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September 26, 2003 - Image 14

Resource type:
Text
Publication:
The Detroit Jewish News, 2003-09-26

Disclaimer: Computer generated plain text may have errors. Read more about this.

As Week

Father Dies

Something Extra

Inspired Summer

Sidney Schechet, a high school sen-
ior at Yeshivat Akiva in Southfield
who spent his summer in Israel, says
he came away from the experience
with a deeper sense of what it means
to be a Jew.
Schechet and five friends —
Moshe
Brystowski, Josh
Faber, Daniel
Teger and Steven
Lefkowitz, all of
Akiva, and Elad
Hillman of
Bloomfield Hills
Andover — took
part in the
National
Conference of
Schechet
Synagogue Youth's
summer kollel in Beit Meir, a
moshav (farming community) near
Jerusalem. They were among 126
students and 40 counselors.
"All participants of the kollel
enriched their knowledge of Judaic
studies and general Jewish thoughts,
but there was one especially illumi-
nating idea that we carried home,"
said Schechet, 17. That idea focused
on the resolve of the Jewish people.
Harry Keller and his daughter Joyce
Schechet recounted how summer
speakers told of Titus' great arch in
Rome celebrating the empire's defeat
University, Ithaca, N.Y. He was also
of the Jews in Israel. But the arch
an accounting instructor at Wayne
lost
its significance through the
State University. (See obituary: page
ages.
179)
"On the other hand," he said,
"My father was a man who knew
"after all the persecution that Israel
what he wanted and never looked
has gone through — Egyptian slav-
back," Joyce Keller said. "He was
ery, the Spanish Inquisition, Nazi
the kindest, most nonjudgmental
liquidation, Palestinian terrorism —
man I've ever known, even with his
we
are still here to value and appre-
children."
ciate every aspect of our Jewish cul-
The party honoring Joyce Keller
ture.
on her 25th anniversary at JARC,
"Our persistent existence," he
originally scheduled for Sept. 23,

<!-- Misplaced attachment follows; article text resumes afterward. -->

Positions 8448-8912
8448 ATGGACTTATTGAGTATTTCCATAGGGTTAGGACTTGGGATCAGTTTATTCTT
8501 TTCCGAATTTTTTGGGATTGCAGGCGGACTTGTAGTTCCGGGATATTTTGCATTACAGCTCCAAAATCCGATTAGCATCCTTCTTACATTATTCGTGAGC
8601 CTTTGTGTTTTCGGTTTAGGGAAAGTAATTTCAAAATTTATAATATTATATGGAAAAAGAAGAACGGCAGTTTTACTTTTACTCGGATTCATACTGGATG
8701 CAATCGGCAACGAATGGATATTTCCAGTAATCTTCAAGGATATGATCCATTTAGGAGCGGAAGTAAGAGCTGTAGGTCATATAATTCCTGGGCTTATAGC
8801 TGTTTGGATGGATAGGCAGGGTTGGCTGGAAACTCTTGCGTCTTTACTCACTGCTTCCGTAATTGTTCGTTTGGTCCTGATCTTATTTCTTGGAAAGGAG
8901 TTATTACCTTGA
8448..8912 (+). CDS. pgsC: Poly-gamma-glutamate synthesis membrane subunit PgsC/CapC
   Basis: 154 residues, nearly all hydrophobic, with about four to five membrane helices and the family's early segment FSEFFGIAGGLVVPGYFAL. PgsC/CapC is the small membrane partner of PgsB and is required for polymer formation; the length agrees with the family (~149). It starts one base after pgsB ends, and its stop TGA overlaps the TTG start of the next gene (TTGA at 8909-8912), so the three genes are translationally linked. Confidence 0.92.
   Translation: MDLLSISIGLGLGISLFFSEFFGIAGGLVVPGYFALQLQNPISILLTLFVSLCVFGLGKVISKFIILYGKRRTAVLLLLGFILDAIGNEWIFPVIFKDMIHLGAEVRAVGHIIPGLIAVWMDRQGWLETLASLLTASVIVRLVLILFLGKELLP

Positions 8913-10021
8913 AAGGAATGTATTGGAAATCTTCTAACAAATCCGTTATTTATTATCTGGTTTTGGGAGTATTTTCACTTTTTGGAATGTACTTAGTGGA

continued, "proves the power our
has been postponed until Tuesday,
nation and religion hold. The ability
Oct. 21. For more information
that we have had to enjoy and bene-
about the party, contact JARC at
fit
from the kollel's summer educa-
(248) 538-6610 ext. 314.
— Diana Lieberman tional experience adds to the perpet-
uation of our invincible heritage."

The Jewish News' cover story about
Joyce Keller's 25 years as executive
director of JARC (From The Heart,
Sept. 19, p.70) appeared just as
Keller's father, Harry Keller, was
about to celebrate his 90th birthday.
Although his ill health caused the
joint birthday party for Keller and
his wife, Gertrude Armstrong Keller,
to be postponed, Harry Keller got
to kvell about his daughter's honor.
He turned 90 Sept. 21 and passed
away the next day.
A CPA and controller of
Speedway and Aurora Petroleum,
Keller earned a master's in business
administration from Cornell

— Robert A. Sklar

9/26
2003

14

Rich Get Richer

Forbes magazine's annual ranking of
the 400
wealthiest peo-
ple in America
showed
Detroiter
William
Davidson at
the 104th posi-
tion on the
national list
and No. 1 in
Michigan.
Davidson
Davidson of
Bloomfield
Hills, owner of
Guardian
Industries, the
Detroit
Pistons and
Shock basket-
ball teams, and
Palace Enter-
tainment, has
a net worth of Taubman
$1.9 billion,
according to

Forbes.
Other Jewish
Detroiters on
the national
list included A.
Alfred
Taubman of
Bloomfield
Hills, ranked
Fisher
315th with
$810 million.
His shopping center and real estate
firm is fighting a hostile takeover
bid.
Ranked 368th nationally with
$680 million is Franklin's Max
Fisher, whose fortune is based on an
oil business and investments.

the bureau's Michigan regional
office.
Hulon was guest speaker at the
Anti-Defamation League Michigan
Region's Sept. 17 board meeting.
"Terrorism is the top priority;
we've shifted a lot of our resources
toward terrorism," he told an audi-
ence of about 100 at Temple Shir
Shalom in West Bloomfield.
In addition, other priorities
include counterintelligence work,
protecting America's computer infra-
structure, fighting corruption of
public officials and protecting civil
rights — in that order.
All other priorities — fighting
organized crime, violent crime, drug
trafficking, white-collar crime,
health care fraud — have taken a
back seat, Hulon said.
"Have we done everything we
could to safeguard this country?" he
said. "I think of it first thing in the
morning and before I go to bed at
night."
Protecting civil rights — a pri-
mary part of the ADL's mission —
seems to be low on the list of FBI
priorities, Hulon admitted.
"But before Dr. Mueller [Robert
S. Mueller III, FBI director since
just before the 9-11 attacks] got in,
civil rights was something we got to
when we had gone through every-
thing else," he said.
After the meeting, Howard
Wallach, president of the ADL's
Michigan Region, said he couldn't
fault the FBI priorities.
"Not that I'm any less concerned
with civil rights," Wallach said.
"But, when you have a finite

— Alan Hitsky

FBI's `To-Do' List

Since 9-11, the FBI has taken a hard
look at its mission and re-ordered its
priorities, according to Willie T.
Hulon, special agent in charge of

Howard Wallach, president of the ADL's
Michigan Region, and Bet*, Kalman,
ADL regional director, with Willie T
Hulon, special agent in charge of the
FBI's Detroit Field Office.

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